A lot of people don’t like slippery slope arguments. To people who see themselves as pragmatic, slippery slope arguments are a convenient way for ideologues to rule out small reforms. As such, people who don’t already believe in the intrinsic badness of government are usually unmoved by the idea that a little reform they like might lead to a big reform they don’t like somewhere down the line, and dismiss the case altogether.
The worst thing about FA Hayek’s “The Road to Serfdom” is the name: many people who haven’t read it (and a few who have) assume that Hayek’s argument is that a state-provided safety net will inevitably lead to totalitarianism.
But slippery slopes really do exist. One good example is tobacco control. The health lobby tends to use tobacco as a testing ground for new pieces of authoritarianism, then extends them over the other things it doesn’t like.
When we released our Plain Packaging report on the latest anti-smoking wheeze thought up by health lobbyists, we warned that, if implemented, plain packaging laws would eventually be extended to things like alcohol. This was nonsense, said the health lobby. Tobacco is unique.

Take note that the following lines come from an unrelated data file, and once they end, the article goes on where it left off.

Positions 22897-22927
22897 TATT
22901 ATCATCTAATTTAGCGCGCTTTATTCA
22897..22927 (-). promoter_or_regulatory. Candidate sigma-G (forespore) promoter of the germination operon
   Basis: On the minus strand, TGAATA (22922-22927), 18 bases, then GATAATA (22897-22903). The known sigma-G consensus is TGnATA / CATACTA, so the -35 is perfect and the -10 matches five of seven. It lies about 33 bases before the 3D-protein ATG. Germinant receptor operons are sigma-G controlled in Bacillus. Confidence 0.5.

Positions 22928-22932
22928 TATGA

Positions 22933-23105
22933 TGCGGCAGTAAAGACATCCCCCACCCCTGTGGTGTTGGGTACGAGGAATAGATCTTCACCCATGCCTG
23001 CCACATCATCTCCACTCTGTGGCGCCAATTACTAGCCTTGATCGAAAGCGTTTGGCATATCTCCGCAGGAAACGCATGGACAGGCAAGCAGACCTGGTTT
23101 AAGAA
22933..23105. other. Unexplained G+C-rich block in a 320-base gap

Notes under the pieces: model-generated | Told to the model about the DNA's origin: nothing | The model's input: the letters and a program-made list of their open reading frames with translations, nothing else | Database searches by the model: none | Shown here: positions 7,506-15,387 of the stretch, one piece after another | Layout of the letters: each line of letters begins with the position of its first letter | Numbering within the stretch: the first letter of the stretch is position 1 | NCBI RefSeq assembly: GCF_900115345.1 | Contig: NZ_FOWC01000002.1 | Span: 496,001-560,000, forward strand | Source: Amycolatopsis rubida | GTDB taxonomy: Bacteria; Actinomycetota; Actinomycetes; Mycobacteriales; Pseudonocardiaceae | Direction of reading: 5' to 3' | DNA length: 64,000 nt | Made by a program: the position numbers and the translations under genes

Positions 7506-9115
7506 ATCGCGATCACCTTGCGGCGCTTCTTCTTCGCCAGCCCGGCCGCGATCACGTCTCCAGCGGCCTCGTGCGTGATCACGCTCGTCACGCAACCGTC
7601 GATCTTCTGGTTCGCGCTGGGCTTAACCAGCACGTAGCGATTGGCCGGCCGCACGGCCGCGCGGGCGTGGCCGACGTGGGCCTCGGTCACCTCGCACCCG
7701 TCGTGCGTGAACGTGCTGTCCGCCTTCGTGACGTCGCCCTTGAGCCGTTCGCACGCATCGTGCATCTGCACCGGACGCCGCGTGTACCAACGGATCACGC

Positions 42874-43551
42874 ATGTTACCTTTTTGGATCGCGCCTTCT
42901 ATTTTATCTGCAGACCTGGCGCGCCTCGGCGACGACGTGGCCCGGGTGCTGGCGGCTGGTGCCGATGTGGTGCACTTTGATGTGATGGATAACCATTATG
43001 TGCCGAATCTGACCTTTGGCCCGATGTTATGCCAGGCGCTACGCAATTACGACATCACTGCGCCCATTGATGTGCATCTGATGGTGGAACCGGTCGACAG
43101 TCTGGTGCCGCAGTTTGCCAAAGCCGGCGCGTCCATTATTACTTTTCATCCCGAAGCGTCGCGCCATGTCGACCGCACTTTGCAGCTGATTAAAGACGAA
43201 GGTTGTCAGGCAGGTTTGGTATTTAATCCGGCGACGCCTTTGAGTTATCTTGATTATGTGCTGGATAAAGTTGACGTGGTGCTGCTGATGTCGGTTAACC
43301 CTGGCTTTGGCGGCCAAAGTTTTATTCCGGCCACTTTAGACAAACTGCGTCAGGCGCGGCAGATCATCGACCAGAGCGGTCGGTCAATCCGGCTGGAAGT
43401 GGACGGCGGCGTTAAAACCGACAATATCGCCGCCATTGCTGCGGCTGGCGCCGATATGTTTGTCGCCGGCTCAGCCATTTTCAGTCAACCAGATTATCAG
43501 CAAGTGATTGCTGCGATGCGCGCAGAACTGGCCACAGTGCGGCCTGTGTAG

Well, yesterday the government released details of its alcohol strategy inquiry. Among the areas it will look at like “raising the legal drinking age” (because that works so well in the USA?), and “reducing the strength of alcoholic beverages” (like Iceland, which prohibits the sale of beer with more than 2.25% alcohol by volume strength), was this:
• Plain packaging and marketing bans.
Ah. Looks like tobacco isn’t as unique as they assured us it was. (Dick Puddlecoat also mentioned this on his blog yesterday.)
This shouldn’t be a surprise. As soon as Australia passed its plain cigarette packaging law, the health lobby moved on to alcohol. Winning the first piece of ground allowed them to move on to the next piece of ground. We saw this in the creep of “sin taxes” from tobacco and alcohol on to fatty foods and online gambling, and it’s happening again on the packaging front.
When some people make policy proposals, they think of themselves as all-powerful autocrats, supporting precisely the policy they themselves want, and able to limit governmental power along exactly the lines they think are appropriate.
But that’s deluded. The reality is that a government big enough to tax and control the things you disapprove of is big enough to tax and control the things you approve of, too. Slippery slopes are real, and they’re dangerous.